NEW ORLEANS — Former Louisiana State Police Supt. Mike Edmonson suffered minor injuries after he found himself in the middle of a Lundi Gras scuffle on Bourbon Street that ended with one of his companions hospitalized with a serious head trauma.
Edmonson said in an interview Friday that it all began when he was partying with a group of friends, including Texas business owner Russell Allen and Beaumont Texas attorney Stuart Yoes.
Allen told police the three men had initiated the typical version of the classic R-rated Mardi Gras bead exchange with a woman in the 500 block of Bourbon. Edmonson and Allen said a man accompanying the woman took offense and got into a heated argument with Yoes.
Edmonson “attempted (to) separate both parties during the verbal argument,” but became the victim of a simple battery when two other members of that woman’s group jumped into the fray, a police report states.
Yoes, 48, fared much worse.
Edmonson’s group walked three blocks down Bourbon Street looking for a police officer when Yoes was “cold-cocked,” sending him sprawling to the pavement, Allen said.
Yoes fell “to the ground, hitting his head on the concrete”, causing a “3-4 inch laceration” according to a police report. Yoes also suffered a brain hemorrhage that has kept him hospitalized for several days, Allen said.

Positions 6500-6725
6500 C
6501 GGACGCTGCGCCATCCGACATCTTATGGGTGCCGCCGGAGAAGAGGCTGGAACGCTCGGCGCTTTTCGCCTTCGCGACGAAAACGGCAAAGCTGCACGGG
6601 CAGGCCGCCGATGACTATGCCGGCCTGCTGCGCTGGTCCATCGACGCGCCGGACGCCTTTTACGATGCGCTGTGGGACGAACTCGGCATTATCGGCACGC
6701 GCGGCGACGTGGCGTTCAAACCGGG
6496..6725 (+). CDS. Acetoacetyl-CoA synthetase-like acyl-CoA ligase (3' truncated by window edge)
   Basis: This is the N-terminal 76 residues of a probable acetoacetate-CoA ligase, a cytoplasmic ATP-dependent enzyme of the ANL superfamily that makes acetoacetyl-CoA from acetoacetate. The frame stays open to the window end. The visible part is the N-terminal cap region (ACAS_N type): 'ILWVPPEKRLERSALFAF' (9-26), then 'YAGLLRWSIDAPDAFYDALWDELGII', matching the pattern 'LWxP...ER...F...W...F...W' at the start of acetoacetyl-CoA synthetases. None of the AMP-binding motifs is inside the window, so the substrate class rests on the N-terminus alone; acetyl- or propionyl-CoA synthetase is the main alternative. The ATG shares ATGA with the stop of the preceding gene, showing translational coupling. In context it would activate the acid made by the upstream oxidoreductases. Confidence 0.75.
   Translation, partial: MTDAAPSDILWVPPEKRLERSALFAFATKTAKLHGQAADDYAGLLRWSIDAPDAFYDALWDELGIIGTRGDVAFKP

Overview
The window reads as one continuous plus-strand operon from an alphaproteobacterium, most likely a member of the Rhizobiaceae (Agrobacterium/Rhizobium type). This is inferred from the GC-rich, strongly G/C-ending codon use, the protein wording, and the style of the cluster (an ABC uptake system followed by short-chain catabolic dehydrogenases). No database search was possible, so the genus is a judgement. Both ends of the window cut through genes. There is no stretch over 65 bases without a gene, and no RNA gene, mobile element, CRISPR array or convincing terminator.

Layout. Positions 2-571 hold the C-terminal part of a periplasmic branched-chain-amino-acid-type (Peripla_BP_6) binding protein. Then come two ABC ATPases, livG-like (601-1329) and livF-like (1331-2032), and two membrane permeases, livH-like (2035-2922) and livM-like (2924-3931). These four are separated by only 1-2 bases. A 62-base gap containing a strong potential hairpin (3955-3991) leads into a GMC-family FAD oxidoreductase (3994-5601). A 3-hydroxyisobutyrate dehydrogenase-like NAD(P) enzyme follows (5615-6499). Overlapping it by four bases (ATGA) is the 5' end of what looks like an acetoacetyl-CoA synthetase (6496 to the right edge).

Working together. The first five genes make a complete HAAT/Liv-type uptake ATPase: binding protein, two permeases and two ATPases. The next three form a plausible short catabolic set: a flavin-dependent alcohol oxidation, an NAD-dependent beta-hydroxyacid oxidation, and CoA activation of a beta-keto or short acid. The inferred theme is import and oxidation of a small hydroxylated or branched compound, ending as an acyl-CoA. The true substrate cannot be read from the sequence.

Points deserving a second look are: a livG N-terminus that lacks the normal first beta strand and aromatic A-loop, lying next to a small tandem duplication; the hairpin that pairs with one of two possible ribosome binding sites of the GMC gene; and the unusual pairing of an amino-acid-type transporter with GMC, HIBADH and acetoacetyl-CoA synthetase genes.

“It was a devastating and unprovoked punch against a man who wasn’t expecting it,” Edmonson said. “Just horrible. Blood started pouring out immediately.”
Yoes was released from the hospital Friday and was heading to Houston to see a neurologist, Edmonson said.
Robert Harris Jr., coincidentally also a visitor from Texas, was arrested for second-degree battery after being identified as Yoes’ alleged attacker. He also was booked with the simple battery of Edmonson, who suffered a cut near his eye and minor scrapes, but declined medical attention.
Harris, 51, was released from the Orleans Justice Center after posting a $4,500 bond, court records show. He is due back in court on March 6 to respond to a motion by the district attorney’s office to increase his bail.
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Allen said the brawl instantly drew attention from the late afternoon crowds on Bourbon, but when no police officers came to the scene, he and others called 9-1-1.
As Harris and his group left the scene, witnesses followed and identified Harris to officers who were posted at a barricade at St. Ann and Rampart streets, the report states.
After a 36-year career with the State Police, Edmonson left under a cloud after an audit blasted his use of free lodging and other perks. Among those perks were hotel rooms for family and friends during Carnival. The Louisiana Board of Ethics later reviewed the audit findings and found no criminal wrongdoing.
Among Edmonson’s career highlights was bringing state troopers to patrol the French Quarter to assist a depleted NOPD. In the Lundi Gras case, Allen said, the civilian Edmonson was “a peacemaker.”
“It looked like everything had settled down, but then the guy (Harris) sucker-punched Stuart. That’s when Mike stepped in again, and he got punched. I think he was a hero, Allen said.”
Edmonson said he acted on “instinct.”
“I was just trying to calm things down,” he said. “I’m still not sure why I grabbed the guy. I just didn’t want anything worse to happen. I jumped in and the rest is a blur.”
We tried to call Harris or his attorney, but could not reach them.